The freeing feeling that comes with finishing your last final… IT’S SUMMER TIME! You get all excited and now finally have time to catch up with old laundry, cleaning and binge watching that show that has been on your list all school year. But then it hits you, what else can you do for fun and explore? We have curated a list of fun things that you can do this summer!
Find a Park: Find your local beach/park (or maybe plan a road trip!) and enjoy the outdoors.
2023 Southern California Events and Festivals Fairs: Here are their dates and where they will be this summer/incoming fall. We can smell the turkey legs and fried-everything already.
If you’re still unsure, here is an extensive list of other fun ideas!
25 Best Things to Do in California (2023): Still unsure? Here is a miscellaneous list of what to do this summer, find one that best fits you.
Remember, you do not need to go all out to enjoy your summer. Something as simple as packing up a quick snack and sitting outside can help you re-energize by taking in that Vitamin C! Additionally, it is IMPORTANT to take a break to recharge from the school year. We know you worked your butt off and to prevent burn out, remember to take a deep breath and relax.
Let’s Go wishes you a safe and fun summer!
As we enter the Spring and Summer seasons, we are excited to see the leaves change in colors, and enjoy our summer outfits as we prepare for the warmer weather. However, some of us might not be as enthusiastic about the change due to an unwanted visitor: Seasonal Affective Disorder (SAD). SAD is a type of depression that is brought on by seasonal changes; it begins and ends about the same time every year (Mayo Clinic). One of the treatments for this disorder is therapy and if you’re a college student, we have some good news for you – you are able to receive therapy through your institution! What’s even better is that you are now able to receive therapy without having to show up in person thanks to teletherapy. Due to the COVID-19 pandemic, many institutions have now implemented telehealth services for their students to make healthcare more accessible. Though, you are still able to receive in-person services if you prefer. Our Mental Health Directory now shows where you are able to receive teletherapy at your campus in addition to in person sites that offer therapy.
Preview and link to the map: http://bit.ly/3FbsG3S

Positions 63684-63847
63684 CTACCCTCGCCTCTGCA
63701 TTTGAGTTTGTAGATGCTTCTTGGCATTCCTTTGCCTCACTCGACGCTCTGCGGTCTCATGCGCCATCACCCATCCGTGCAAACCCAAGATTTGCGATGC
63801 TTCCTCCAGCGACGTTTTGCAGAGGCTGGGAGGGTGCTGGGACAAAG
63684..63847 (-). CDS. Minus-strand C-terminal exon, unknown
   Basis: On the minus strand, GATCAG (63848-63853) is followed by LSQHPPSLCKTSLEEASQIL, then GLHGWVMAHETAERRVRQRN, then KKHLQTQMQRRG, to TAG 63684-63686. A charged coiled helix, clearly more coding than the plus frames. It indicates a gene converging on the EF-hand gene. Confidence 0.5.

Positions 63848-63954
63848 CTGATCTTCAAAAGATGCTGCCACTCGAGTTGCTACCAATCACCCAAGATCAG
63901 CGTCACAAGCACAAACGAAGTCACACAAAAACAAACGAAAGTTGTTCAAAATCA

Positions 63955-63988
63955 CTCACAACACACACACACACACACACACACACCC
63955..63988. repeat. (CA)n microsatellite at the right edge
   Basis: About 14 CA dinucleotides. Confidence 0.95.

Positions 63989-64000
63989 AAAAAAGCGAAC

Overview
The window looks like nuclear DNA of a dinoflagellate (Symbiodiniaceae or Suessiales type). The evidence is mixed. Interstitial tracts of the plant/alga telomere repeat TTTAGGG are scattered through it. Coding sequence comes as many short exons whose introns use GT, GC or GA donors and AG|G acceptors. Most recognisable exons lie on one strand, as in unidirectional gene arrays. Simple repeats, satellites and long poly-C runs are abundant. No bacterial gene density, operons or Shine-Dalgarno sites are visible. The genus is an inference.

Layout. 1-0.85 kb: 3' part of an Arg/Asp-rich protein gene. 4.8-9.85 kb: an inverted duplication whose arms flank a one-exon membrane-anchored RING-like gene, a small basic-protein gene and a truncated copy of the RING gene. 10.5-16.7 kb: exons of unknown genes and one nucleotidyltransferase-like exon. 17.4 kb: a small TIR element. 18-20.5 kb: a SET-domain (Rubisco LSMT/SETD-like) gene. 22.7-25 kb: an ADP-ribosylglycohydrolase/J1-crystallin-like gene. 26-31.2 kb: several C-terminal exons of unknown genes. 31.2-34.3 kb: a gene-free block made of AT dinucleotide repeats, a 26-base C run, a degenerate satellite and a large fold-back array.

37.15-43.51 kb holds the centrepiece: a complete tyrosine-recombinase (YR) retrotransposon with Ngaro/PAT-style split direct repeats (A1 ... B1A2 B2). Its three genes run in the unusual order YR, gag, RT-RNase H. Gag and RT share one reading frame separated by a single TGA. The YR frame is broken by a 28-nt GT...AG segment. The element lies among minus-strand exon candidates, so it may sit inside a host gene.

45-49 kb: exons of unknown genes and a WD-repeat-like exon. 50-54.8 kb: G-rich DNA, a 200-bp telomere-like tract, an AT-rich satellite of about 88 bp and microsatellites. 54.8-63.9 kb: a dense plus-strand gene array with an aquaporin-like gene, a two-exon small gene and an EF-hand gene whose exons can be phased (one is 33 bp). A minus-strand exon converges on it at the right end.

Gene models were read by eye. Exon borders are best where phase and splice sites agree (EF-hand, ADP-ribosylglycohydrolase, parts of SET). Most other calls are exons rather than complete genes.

According to Help Guide, burnout is “a state of emotional, physical, and mental exhaustion caused by excessive and prolonged stress.” This can happen in any setting: personal life and obligations, work, and especially school. With having to deal with all the changes due to the pandemic, it is no surprise that many of us have checked out long ago. The lack of physical interaction with family and friends, the change between in-person to virtual work/ school, and the losses of family and loved ones to the pandemic have all left us emotionally vulnerable. On top of this, workplaces and academia are still expecting the same, if not, better results from us which makes dealing with personal issues even harder.
Symptoms of burnout include:
- Feeling tired and drained most of the time.
- Lowered immunity, frequent illnesses
- Frequent headaches or muscle pain
- Change in appetite or sleep habits
- Sense of failure and self-doubt
- Feeling helpless, trapped, and defeated
- Detachment, feeling alone in the world
- Loss of motivation
- Increasingly cynical and negative outlook
- Decreased satisfaction and sense of accomplishment
If you recognize any of these symptoms, you might be facing burnout. As things begin to reopen in California, you might feel rushed to return “back to normal” however, it is ok to still be processing everything that has happened this past year. We are all experiencing this pandemic in a variety of ways and you should not feel rushed into being okay with everything that has happened. For this reason, we advise you to also take a break this summer from academia if that is something you need.
Other ways to confront burnout include:
- Setting boundaries: You don’t have to say yes to everything you are asked to do! Value your needs first.
- Use your time off: Use your pay time off, you earned it! In addition, take a break during the summer! This is the time to recharge and prepare for the upcoming semester.
- Indulge in things you enjoy: Sometimes we feel guilty for “wasting time” on things we enjoy, but there is no waste in doing something that helps/ betters you! You are investing in your well-being and that is valuable.
These are just three tips to avoid burnout but the most important thing is recognizing it is happening. By recognizing it, you are then able to pace yourself and schedule yourself back on track! Burnout is normal and we all experience it, you deserve a break. We all do.
Source: HelpGuide – Burnout Prevention and Treatment
You’ve signed up for classes, you’ve learned your way around the virtual course system — and now, you’ve got to make sure you persist all the way to graduation.
Laptop or paper notes? Highlighter or flashcards? And does music help while studying? Here’s how to take better notes and study so that you remember what you’ve learned — without getting crushed by college stress. Plus: what to do if you do feel crushed.
- Learn how to take notes.
- Get a planner and actually use it.
- When studying, don’t just put information into your brain. Draw it back out.
- Failure is not the end.
- Take care of yourself — and get some sleep.
- Let go of the stigma around mental health problems.
- Know when to reach out for help.
Click this link to the article with tips and resources to learn more about good study habits that will help you be a successful college student without burning out. This article includes written tips and a podcast for you to listen to.
Source: Elissa Nadwordy, Education Reporter with NPR